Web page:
This resource book is printed on high quality durable glossy paper with a sturdy high gloss card-stock cover with a spiral binding. It is designed for regular use by a student. The layout is appealing and the text easy to read.

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Teaching with Games Set is a book and DVD/CD-Rom set of games designed to be used as a valuable tool in the classroom. The games can be used as an effective way to teach and review concepts in any subject area. It begins with a brief introduction on the value of games and an overview of the book.

The games are divided into five groups:
  1. “No-Prep” Games 
  2. Matching Card Games 
  3. Question Games 
  4. Math Facts Games 
  5. “Make As You Teach” Games
You are welcome to copy pages for use in your family so that the book can be used over and over. If you are teaching a small group or co-op class, you can copy the content for use in your own class, but each teacher has to purchase his or her own book. We are a part of a small, local co-op, and I thought how fun it would be to teach a class using the games in this book. Since our co-op is for electives only, I thought these games would be fun to prepare students for a Bible bee. I found several games that could easily be used for Bible trivia, but my husband has his eye on Jeopardy. Jeopardy is one of the “Question” games, so I think it would be perfect.

The book basically teaches you how to make your own games using your own content, but the set-up and rules are included for you to make this process so much easier. Furthermore, each game includes a sample game. Since we are in the throes of the Revolutionary War, I was excited to see Revolutionary War Jeopardy as the sample game for Jeopardy. It was super easy to copy the People, Places, and Events cards onto card stock and cut out to use for a round of Jeopardy, though I could have easily printed them onto cardstock from the DVD/CD that came with the book. Each set of cards has an easy, medium, and hard category. The game also includes category labels. I stacked each set of cards under each category label and we were ready to play.

To play, Malachi (5th) and Eliana (3rd) took turns choosing a category and level of difficulty and rolling the die or dice on their turn to determine the number of points for each question - one die for the easy level, two dice for the medium level, and three dice for the hard level. It was fun to play, but we had some tears over the difficulty, so we decided to save the easy questions for Eliana, and have Malachi chose from the medium and hard levels. We also gave Eliana one hint if she needed it, but then gave her half the points if she got the answer. Following the rules, if you oust the other player by answering their question after the time limit (we hummed the Jeopardy theme song after giving them ample time to answer), then you earn double points. The game also includes a double point question and a lose a turn card. I ended up skipping some question cards on material we have not yet covered, but I look forward to playing again after we finish covering the Revolutionary War. Note: If you are playing with one child, the tip is to have your student play to try to reach a certain number of points.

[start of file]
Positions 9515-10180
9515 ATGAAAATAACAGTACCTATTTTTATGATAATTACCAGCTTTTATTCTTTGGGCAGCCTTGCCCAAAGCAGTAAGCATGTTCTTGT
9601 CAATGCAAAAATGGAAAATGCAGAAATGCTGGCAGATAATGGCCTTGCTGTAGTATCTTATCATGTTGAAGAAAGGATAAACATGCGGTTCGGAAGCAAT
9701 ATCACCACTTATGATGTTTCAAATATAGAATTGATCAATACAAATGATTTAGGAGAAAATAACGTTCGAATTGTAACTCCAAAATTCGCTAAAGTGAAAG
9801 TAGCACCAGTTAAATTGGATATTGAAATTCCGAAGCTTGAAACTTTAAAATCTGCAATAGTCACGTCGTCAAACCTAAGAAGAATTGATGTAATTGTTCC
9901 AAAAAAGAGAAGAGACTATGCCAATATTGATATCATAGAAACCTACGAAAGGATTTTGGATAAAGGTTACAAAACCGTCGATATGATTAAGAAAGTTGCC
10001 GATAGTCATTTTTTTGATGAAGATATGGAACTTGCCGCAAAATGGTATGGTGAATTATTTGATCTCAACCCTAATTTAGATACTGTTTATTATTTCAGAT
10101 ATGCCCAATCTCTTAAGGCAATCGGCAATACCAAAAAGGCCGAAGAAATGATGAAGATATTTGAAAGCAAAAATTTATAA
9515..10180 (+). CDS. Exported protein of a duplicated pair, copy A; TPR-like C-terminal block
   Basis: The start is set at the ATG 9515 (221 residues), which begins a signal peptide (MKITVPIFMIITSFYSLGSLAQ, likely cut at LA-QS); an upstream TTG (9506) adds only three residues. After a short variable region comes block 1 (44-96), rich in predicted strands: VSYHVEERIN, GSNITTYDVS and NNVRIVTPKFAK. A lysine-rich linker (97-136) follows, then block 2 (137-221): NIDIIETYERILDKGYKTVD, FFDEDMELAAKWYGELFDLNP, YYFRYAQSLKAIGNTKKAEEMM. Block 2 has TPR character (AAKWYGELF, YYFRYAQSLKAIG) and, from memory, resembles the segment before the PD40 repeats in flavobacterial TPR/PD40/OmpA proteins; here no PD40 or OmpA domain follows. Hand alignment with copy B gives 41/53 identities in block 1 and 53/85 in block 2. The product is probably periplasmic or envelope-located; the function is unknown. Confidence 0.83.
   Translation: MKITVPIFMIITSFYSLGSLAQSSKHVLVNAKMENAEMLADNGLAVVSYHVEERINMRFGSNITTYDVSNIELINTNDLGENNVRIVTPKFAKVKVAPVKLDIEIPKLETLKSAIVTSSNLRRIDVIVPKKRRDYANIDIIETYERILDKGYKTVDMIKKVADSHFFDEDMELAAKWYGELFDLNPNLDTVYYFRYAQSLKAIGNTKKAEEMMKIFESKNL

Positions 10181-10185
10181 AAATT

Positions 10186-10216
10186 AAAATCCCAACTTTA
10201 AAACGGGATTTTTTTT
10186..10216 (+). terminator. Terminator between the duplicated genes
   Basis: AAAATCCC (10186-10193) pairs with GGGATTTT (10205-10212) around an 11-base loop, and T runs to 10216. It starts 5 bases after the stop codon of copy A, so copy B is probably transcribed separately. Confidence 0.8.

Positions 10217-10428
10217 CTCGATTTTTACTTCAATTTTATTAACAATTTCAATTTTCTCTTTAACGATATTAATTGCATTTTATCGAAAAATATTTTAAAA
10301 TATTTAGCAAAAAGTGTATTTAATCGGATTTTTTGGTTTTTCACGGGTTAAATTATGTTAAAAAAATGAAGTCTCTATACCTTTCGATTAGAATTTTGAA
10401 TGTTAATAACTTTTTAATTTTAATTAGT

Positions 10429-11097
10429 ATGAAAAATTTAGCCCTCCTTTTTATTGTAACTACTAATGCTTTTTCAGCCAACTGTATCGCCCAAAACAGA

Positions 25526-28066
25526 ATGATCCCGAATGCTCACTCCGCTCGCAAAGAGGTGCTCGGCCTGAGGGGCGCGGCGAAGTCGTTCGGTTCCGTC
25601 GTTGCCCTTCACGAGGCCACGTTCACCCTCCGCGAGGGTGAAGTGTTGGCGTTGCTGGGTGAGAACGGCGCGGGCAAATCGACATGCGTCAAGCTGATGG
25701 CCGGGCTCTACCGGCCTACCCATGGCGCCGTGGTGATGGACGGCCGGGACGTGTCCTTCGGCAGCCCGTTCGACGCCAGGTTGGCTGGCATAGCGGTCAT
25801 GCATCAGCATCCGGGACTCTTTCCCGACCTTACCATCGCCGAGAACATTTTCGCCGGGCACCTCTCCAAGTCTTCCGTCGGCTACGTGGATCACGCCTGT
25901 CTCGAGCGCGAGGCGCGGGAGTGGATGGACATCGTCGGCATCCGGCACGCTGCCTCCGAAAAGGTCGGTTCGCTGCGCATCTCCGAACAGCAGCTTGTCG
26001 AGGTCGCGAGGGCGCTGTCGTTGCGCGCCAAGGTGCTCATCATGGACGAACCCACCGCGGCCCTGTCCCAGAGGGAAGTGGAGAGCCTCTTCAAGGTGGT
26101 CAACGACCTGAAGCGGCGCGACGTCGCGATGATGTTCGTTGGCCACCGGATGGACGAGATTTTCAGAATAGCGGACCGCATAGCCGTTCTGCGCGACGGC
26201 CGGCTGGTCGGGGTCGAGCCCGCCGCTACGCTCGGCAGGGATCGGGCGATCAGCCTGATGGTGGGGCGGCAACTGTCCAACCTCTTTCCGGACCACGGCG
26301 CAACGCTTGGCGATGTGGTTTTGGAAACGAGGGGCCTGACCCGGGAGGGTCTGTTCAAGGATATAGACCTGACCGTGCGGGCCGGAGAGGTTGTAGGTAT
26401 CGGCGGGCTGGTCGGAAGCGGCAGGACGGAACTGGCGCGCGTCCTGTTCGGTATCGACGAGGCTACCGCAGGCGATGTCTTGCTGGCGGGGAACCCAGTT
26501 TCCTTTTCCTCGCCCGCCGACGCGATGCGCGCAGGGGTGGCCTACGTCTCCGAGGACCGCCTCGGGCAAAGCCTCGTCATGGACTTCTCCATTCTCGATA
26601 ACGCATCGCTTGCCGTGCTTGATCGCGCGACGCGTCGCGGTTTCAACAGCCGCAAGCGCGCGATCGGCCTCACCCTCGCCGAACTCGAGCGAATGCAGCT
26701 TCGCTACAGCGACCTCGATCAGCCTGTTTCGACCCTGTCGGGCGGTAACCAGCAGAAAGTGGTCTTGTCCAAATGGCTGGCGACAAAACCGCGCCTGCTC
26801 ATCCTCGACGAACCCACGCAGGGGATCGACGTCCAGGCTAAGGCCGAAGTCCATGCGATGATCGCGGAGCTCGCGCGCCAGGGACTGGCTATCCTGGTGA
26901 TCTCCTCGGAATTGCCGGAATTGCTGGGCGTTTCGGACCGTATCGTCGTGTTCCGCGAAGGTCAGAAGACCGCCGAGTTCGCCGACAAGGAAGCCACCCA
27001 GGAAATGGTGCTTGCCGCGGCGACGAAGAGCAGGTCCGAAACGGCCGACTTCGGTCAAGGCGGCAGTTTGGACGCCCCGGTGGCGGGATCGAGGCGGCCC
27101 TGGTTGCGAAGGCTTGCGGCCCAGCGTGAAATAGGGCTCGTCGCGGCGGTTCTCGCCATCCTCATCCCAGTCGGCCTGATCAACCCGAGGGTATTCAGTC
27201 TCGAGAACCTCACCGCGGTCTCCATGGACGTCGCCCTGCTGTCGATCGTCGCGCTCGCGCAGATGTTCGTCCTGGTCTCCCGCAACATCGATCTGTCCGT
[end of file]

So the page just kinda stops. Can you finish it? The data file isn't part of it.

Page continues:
Malachi and I also played several rounds of No-Noose Hangman - the first “No-Prep” game in the book. We played just for fun using phrases about himself, but it is very easy to tailor this game to any subject. We used the version for a single homeschooled student, and we took turns thinking of puzzles for each other. Instead of who guessed first, the winner is whoever solves the puzzle with the fewest wrong letter guesses.

Each game has a short description, supplies needed, how to play, how to win, sample phrases or questions, and/or notes on variations or tips on playing for home use. 

The Matching Card Games section has reproducible cards for game ideas and the book has reproducibles throughout depending on the game.

For IEW users, the book also includes creative ways to use IEW curricula.

This resource book is printed on high quality non-glossy paper with a sturdy, high-gloss card-stock cover with a spiral binding.

The book also comes with three discs - two DVDs and one CD-Rom. The two DVDs contain a video of each game. I really appreciated seeing the games in action! If you are a visual person, you will appreciate the videos. I found it helpful, but the videos can get long and the instructions are well written and easy to understand without them. I found myself fast forwarding through them to get the main idea. The CD-Rom contains the book in PDF format. I like having the book in hand, but I also like knowing that if I need to print instructions or printables from the book that I can easily do that from the CD.

I think Teaching with Games will be a valuable tool to use in our homeschool and I’m excited to have this book, as well as the whole resource set as a resource in our homeschool library. I found all three products to be well done and worth the investment to have on hand.